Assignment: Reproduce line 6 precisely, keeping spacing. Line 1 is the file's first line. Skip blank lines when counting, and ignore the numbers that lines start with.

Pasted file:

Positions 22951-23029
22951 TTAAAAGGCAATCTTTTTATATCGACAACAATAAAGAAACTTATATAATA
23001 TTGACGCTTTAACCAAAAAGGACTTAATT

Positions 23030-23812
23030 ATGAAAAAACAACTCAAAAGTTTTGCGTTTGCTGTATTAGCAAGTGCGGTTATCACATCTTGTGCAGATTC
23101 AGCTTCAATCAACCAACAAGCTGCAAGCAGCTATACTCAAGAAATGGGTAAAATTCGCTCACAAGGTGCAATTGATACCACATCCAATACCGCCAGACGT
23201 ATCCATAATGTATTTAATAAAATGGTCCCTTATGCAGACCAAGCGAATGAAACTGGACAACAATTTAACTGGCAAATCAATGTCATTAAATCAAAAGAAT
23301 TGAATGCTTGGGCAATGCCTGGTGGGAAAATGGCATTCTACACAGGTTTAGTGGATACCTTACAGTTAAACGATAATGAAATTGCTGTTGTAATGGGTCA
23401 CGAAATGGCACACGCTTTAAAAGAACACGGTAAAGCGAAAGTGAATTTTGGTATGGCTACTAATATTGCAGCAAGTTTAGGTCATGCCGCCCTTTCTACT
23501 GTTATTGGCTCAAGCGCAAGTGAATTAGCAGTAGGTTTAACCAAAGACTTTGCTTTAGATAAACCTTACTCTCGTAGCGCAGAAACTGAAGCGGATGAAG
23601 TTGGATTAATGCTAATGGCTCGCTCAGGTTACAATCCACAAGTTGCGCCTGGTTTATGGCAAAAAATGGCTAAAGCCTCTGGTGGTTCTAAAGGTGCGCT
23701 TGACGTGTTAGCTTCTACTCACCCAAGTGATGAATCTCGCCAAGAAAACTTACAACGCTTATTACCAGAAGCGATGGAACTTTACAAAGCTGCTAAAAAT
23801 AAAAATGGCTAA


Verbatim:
23101 AGCTTCAATCAACCAACAAGCTGCAAGCAGCTATACTCAAGAAATGGGTAAAATTCGCTCACAAGGTGCAATTGATACCACATCCAATACCGCCAGACGT